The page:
The term "Watchdog" pertains to a continuous monitoring system designed to assess the anticipated performance of the model. As illustrated in Figure 5, the user establishes a defined threshold, against which incoming data is scrutinized based on its parameters. By integrating these data parameters into Equation 1, we can ascertain whether the data falls outside the predefined safe zone. If it does, the system promptly alerts the user about the potential performance drop.

It is imperative to maintain a continuous vigil over the performance of the models to preempt any data-related issues. This vigilance is facilitated by our innovative solution, known as Watchdog.

In our demonstration, we maintain continuous real-time monitoring of MRI data to predict the segmentation models' performance. We achieve this by employing the second-order function derived from the results of the 7x7 dataset in step 2, enabling us to forecast the models' performance by inputting the TE and TI values of the incoming data.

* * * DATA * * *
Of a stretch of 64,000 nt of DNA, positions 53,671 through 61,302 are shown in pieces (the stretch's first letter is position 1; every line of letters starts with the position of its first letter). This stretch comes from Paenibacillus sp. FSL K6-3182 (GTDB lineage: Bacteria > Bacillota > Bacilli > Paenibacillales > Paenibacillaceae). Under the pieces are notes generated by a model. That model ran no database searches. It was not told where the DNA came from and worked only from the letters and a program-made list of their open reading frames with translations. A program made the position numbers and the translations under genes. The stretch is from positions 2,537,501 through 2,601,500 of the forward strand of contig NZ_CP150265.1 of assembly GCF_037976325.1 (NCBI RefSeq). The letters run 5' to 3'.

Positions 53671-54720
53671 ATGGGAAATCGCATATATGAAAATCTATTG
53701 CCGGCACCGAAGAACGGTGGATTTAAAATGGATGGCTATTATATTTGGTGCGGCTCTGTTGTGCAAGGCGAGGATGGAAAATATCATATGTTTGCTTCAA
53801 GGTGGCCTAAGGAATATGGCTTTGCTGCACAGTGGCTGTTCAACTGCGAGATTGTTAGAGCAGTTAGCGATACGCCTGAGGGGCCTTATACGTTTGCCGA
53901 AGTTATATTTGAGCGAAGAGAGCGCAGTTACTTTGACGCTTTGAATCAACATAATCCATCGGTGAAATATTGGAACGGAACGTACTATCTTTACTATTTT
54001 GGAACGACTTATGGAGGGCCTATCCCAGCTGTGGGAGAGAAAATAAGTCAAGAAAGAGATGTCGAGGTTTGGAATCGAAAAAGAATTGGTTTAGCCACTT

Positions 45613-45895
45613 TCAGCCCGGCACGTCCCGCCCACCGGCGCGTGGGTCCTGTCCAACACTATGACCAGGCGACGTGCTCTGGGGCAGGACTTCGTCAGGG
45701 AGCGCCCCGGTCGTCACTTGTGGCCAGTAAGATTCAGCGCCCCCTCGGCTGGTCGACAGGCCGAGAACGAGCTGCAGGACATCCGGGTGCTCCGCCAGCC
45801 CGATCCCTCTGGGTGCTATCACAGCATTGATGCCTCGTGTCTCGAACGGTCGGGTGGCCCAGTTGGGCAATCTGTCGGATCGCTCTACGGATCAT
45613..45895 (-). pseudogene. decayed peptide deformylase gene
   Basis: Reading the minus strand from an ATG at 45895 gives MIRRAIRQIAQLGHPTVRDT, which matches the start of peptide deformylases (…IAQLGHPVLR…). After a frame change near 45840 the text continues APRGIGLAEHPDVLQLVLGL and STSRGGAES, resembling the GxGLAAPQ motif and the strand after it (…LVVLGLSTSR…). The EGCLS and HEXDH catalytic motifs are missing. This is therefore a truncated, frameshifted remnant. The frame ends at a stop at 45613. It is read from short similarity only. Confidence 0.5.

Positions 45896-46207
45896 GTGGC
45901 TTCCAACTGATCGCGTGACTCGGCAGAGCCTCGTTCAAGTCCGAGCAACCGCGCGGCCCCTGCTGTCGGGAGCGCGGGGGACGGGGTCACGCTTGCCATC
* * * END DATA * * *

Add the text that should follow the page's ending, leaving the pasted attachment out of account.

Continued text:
Furthermore, we institute a performance threshold and notify the user if the expected performance falls below this predefined threshold. This ongoing performance monitoring serves to avert misleading outcomes and ensures that we extract the maximum benefit from our models. For more detailed technical insights, please refer to our collaborative work with HAW Landshut [6].

Figure 5

Figure 5: Watchdog concept. If incoming data deviates from the user-defined threshold, the system issues an alert, indicating potential performance below the set threshold.

Taking into consideration the aforementioned considerations and the significant steps already undertaken to tackle the data shift challenge, we've introduced an additional safety measure with a dual purpose. Firstly, it is aimed at enhancing the diagnostic process, guaranteeing the highest level of reliability and trustworthiness in the results. Secondly, it aligns with one of our core objectives - prioritizing AI safety within the deep learning domain.

By not only enhancing accuracy but also bolstering safety within the diagnostic process, this initiative seeks to empower radiologists to make more informed and dependable decisions. This, in turn, benefits patients by translating into improved diagnosis and treatment plans, aligning with our overarching commitment to providing the highest quality healthcare solutions.